“So we will see him get buried?”
“Why do people get buried when they die?”
“Will he be in a coffin?”
“What’s a coffin?”
My two sons and I are driving to my uncle’s wake. Finally past the traffic, we speed along the freeway, their questions come as fast as the passing trees. My husband is in California. He’s just started a new job. We will be moving across the country in a couple of weeks.
My kids have never been to a funeral and I’m trying to prepare them as best I can. Much to their disappointment, I tell them we won’t actually see him get buried but yes, he’ll be in a coffin. My answers are not enough. They want to know specifics. Who digs the hole? What if he wakes up? Can the box be made of Legos if you want? How do they get the box into the hole? How deep is it? There is no emotion in these questions; no dancing around tactfulness, just pure six and seven year old curiosity.
The ride has been long. They can read how many minutes before we arrive on the GPS which keeps adjusting for traffic and adding minutes. Still they ask, “how much longer?” Time is a mirage.
“How did Uncle Chip die?”
I tell them he was sick. They have follow up questions. I tell them he had a disease but no, it’s not one kids can get. I tell them he was 75 and I reaffirm that I am (only) 42. They remember that their grandparents are 72 and 73 and I reaffirm that neither nana nor papa have a disease. After several minutes of silence, my six year old asks, “Do you only die when you are old?”
I don’t want to scare him but I don’t want to lie. I say some people die when they are younger and some people die when they are older. “Some people live all the way to 100, like GG.” My grandmother is the only other person they knew who has died. We were in Singapore and unable to come home for her services. The distance made her death conceptual. Like time, they understand 60 minutes is an hour but the equation is meaningless sitting on a crowded turnpike.
My oldest, who I thought was sleeping, chimes in, “you can die when you’re young. We could get in a car accident and die. That’s why we always have to wear our seatbelts.”
Is it better to have a lengthy illness and know you are going to die? Or buckle yourself into your car one not knowing you’re never going to unbuckle? If you knew your time was limited, would a day feel like less than 24 hours? Is it better to spend your years solidly rooted or flying to distant lands? My own questions have been passing quickly too.
A few days earlier, N woke up on the last day of kindergarten in tears. When I asked why he was crying, he choked out, “because kindergarten is over.” I reminded him that summer has started and we’re going to get to know new friends at a new school. We talked some more before he sat up and conceded, “well, I am happy for summer.”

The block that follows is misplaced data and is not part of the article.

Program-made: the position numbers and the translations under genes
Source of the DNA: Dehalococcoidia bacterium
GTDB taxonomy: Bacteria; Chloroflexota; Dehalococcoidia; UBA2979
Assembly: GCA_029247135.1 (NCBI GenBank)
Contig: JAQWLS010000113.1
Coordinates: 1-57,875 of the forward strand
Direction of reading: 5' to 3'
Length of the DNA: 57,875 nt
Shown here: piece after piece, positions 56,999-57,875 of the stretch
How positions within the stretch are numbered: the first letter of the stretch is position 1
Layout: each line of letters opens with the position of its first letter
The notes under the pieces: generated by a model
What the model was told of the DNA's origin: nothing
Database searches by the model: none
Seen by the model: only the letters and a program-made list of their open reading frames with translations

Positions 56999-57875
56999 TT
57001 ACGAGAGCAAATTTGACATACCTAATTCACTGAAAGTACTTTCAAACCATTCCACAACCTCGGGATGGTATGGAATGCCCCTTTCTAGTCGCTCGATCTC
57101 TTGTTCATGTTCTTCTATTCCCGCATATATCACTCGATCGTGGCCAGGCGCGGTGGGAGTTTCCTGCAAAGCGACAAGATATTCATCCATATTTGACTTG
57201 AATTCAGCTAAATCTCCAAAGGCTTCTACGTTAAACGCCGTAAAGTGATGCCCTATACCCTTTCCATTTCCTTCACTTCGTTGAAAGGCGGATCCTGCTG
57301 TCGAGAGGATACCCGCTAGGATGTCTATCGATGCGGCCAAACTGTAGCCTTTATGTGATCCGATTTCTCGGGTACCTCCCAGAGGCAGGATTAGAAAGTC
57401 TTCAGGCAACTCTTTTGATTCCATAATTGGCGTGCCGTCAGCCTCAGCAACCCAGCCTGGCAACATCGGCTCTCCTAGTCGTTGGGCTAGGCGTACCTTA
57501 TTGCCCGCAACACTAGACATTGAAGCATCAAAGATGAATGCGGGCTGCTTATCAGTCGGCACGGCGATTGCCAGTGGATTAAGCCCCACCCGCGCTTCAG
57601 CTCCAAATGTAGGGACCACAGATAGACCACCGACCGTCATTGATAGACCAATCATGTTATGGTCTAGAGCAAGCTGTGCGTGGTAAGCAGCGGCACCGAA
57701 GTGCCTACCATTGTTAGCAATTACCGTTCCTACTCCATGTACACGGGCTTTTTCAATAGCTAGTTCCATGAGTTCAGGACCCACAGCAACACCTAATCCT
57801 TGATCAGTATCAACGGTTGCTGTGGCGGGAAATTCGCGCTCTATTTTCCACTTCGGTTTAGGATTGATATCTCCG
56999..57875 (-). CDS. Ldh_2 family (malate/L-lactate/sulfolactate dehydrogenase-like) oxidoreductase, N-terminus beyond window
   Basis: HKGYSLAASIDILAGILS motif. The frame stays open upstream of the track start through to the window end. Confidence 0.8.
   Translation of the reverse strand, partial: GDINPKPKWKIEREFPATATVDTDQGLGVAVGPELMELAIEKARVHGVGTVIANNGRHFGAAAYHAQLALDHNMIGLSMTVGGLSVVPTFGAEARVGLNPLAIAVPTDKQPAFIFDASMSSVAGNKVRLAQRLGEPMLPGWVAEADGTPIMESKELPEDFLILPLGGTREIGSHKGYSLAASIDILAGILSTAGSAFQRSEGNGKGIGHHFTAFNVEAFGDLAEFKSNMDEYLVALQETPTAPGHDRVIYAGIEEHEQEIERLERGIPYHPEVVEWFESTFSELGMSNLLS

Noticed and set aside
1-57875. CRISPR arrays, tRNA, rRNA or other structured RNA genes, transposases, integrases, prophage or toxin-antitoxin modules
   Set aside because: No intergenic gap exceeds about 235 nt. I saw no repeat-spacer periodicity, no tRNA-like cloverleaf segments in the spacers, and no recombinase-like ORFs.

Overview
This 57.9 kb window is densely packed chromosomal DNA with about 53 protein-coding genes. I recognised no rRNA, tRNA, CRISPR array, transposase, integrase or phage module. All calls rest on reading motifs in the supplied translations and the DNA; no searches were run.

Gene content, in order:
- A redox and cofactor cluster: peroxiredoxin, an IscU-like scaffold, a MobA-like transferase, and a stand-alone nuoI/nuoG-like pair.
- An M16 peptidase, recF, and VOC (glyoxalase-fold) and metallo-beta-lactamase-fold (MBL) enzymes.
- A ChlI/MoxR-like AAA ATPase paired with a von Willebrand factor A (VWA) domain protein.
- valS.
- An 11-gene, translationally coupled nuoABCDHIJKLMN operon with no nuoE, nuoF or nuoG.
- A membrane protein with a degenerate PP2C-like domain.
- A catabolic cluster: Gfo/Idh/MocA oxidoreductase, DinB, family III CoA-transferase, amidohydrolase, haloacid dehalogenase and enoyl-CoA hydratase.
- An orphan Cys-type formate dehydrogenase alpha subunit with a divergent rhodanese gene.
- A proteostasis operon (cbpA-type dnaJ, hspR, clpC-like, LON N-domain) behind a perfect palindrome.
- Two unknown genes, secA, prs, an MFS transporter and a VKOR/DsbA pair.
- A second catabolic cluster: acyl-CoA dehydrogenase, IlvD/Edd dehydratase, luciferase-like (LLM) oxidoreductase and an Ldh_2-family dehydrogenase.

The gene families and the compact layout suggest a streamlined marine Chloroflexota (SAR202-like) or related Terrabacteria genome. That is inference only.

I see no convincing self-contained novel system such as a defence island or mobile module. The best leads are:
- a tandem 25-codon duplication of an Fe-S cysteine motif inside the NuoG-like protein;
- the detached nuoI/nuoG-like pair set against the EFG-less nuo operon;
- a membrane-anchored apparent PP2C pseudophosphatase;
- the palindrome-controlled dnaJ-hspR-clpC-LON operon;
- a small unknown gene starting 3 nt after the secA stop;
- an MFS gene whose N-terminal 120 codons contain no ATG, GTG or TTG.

At breakfast, he asked H, “who do you think you will have as a teacher next year?”
“I don’t know,” H says without looking up, “we don’t know who teaches third grade at our new school. Remember?” The nineteen months between them stretched taute.
“Oh yeah,” N took a bite of his cereal. “It’s a weird day because I feel happy and sad.”
Later that day, I scrolled through my Facebook feed to a seemingly endless loop of first and last day photos. I can’t believe how they’ve grown! Where did grade X go? Slow down time. The photo captions and comments are variations of a familiar theme: parenthood is one useless attempt to manipulate time. Fast forward through sleepless nights and illness; rewind to the first coos and steps and preschool; pause at all the extraordinary-in-the-mundane moments in between. Impossible.
As a kid, I remember taking photos on the first day of school. I remember carefully picking out my first day outfit then being ushered outside with my siblings. In the majority of them I am squinting fiercely from the sun. But rarely do I remember standing awkwardly with my siblings in front of the zinnias for a last day picture. Maybe because it was a different time or maybe because my mother was more likely to mourn a year passed then to look ahead to a new year on the horizon. Regardless, memories of the fleeting June days of my childhood are not neatly juxtaposed with the 180 days prior. Does this make it easier to accept the passage of time? Did not marking time endlessly with photos make it seems to go slower, or faster? Why does time seem to pass more quickly as you grow? It’s as if the longer you circle the sun the faster you spin.